To interact with the resources created by CloudFormation, we need some names and IDs that have been collected in the “Outputs” section of the stack. These can be accessed from the console in a tab under the Stack that you have created.

Example of outputs from running the CloudFormation stack. AutoScalingGroupName, SubnetForManuallyAddedInstance, and SubnetsToKeepWhenDroppingASGAZ.

We set these as variables for easy access later (replace the values with the values from your stack):

export SUBNET_FOR_MANUALLY_ADDED_INSTANCE=subnet-03045a72a6328ef72
export SUBNETS_TO_KEEP=subnet-03045a72a6328ef72,subnet-0fd00353b8a42f251

How does the solution react to scaling out the Auto Scaling Group beyond the Capacity Reservation?

First, let’s look at what happens if the Auto Scaling Group wants to Scale Out. Our requirements state that we should have a minimum of six instances running at any one time. But the solution should still adapt to increased load. Before knowing anything about how this works in AWS, imagine two scenarios:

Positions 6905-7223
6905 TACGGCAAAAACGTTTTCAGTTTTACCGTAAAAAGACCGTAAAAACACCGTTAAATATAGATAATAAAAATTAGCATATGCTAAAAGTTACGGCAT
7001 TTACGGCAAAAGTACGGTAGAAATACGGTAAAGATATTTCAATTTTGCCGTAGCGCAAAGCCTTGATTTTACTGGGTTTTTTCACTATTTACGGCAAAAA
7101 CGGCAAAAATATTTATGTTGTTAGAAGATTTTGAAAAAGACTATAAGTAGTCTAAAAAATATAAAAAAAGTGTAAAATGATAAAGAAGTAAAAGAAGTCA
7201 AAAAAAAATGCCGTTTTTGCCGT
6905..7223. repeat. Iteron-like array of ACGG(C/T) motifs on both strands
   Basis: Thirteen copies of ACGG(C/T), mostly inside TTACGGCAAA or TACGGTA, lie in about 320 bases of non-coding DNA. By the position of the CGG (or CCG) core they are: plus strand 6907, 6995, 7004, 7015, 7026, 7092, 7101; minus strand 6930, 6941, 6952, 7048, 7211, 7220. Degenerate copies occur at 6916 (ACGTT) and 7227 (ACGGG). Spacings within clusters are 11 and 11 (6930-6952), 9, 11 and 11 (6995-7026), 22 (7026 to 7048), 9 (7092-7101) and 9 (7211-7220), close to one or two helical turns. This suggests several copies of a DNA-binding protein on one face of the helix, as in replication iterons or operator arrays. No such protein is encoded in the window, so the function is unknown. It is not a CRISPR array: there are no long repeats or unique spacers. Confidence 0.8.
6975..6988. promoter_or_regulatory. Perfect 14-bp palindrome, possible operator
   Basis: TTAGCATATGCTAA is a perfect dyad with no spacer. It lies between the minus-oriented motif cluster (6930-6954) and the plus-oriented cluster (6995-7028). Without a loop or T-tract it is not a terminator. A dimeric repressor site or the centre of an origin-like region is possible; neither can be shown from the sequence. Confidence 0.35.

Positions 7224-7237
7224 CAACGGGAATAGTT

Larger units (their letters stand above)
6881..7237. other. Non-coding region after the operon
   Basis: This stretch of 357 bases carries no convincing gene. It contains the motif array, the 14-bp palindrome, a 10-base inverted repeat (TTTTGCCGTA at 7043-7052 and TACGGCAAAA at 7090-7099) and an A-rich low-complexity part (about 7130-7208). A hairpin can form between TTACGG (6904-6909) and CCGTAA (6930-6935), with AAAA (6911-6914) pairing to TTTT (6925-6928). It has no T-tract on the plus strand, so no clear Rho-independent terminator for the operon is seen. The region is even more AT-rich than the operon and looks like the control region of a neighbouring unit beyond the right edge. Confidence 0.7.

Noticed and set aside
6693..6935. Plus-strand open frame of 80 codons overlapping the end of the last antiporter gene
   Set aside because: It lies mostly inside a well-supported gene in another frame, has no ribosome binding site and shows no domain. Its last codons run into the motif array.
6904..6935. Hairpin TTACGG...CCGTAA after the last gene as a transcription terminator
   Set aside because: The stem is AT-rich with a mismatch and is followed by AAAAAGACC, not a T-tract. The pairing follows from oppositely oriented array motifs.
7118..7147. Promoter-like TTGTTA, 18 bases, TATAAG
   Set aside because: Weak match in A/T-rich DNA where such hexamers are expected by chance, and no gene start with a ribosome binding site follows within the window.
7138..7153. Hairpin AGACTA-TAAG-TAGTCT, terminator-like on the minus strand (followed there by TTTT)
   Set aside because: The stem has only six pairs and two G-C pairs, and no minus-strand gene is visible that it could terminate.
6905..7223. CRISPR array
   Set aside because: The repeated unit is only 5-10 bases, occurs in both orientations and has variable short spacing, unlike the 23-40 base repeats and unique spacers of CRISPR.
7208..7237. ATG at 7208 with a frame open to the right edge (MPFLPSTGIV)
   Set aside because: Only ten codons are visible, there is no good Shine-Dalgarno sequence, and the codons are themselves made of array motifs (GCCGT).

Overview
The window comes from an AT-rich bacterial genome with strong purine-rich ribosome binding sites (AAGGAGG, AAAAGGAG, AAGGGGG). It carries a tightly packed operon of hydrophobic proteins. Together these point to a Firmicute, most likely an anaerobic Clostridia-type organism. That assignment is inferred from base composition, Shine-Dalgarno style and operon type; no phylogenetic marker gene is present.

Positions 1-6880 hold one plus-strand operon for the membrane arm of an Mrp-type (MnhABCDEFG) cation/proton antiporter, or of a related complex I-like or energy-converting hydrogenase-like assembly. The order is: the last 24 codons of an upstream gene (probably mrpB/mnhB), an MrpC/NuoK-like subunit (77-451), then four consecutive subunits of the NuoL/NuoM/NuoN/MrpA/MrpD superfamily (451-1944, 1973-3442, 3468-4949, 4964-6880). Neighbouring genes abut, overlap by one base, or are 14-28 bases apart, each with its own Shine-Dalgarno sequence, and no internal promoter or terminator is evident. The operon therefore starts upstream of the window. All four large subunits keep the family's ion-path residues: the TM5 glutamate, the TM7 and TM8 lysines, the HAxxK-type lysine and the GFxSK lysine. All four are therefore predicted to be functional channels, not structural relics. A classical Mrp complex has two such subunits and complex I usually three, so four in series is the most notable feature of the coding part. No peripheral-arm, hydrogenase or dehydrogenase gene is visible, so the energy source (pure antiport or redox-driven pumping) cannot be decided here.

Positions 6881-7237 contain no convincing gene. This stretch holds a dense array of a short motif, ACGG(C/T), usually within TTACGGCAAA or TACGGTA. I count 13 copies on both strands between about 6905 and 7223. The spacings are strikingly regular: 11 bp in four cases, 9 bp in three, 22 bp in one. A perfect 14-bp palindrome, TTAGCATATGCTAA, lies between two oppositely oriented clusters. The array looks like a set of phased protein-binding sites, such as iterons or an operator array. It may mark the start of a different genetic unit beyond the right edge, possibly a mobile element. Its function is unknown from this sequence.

1. The Auto Scaling Group can scale out to a total of nine instances, as that’s how many On Demand Capacity Reservations we have. But it can’t go beyond that even if there is On Demand capacity available.
  2. The Auto Scaling Group can scale just as much as it could when On Demand Capacity Reservations weren’t used, and it continues to launch unreserved instances when the On Demand Capacity Reservations run out (assuming that capacity is in fact available, which is why we have the On Demand Capacity Reservations in the first place).

The instances section of the Amazon EC2 Management Console can be used to show our existing Capacity Reservations, as created by the CloudFormation stack.

Listing of consumed Capacity Reservations across the three Availability Zones, showing two used per Availability Zone.

As expected, this shows that we are currently using six out of our nine On Demand Capacity Reservations, with two in each AZ.

Now let’s scale out our Auto Scaling Group to 12, thus using up all On Demand Capacity Reservations in each AZ, as well as requesting one extra Instance per AZ.

aws autoscaling set-desired-capacity \
--auto-scaling-group-name $AUTOSCALING_GROUP_NAME \
--desired-capacity 12

The Auto Scaling Group now has the desired Capacity of 12:

Group details of the Auto Scaling Group, showing that Desired Capacity is set to 12.

And in the Capacity Reservation screen we can see that all our On Demand Capacity Reservations have been used up:

Listing of consumed Capacity Reservations across the three Availability Zones, showing that all nine On Demand Capacity Reservations are used.

In the Auto Scaling Group we see that – as expected – we weren’t restricted to nine instances. Instead, the Auto Scaling Group fell back on launching unreserved instances when our On Demand Capacity Reservations ran out: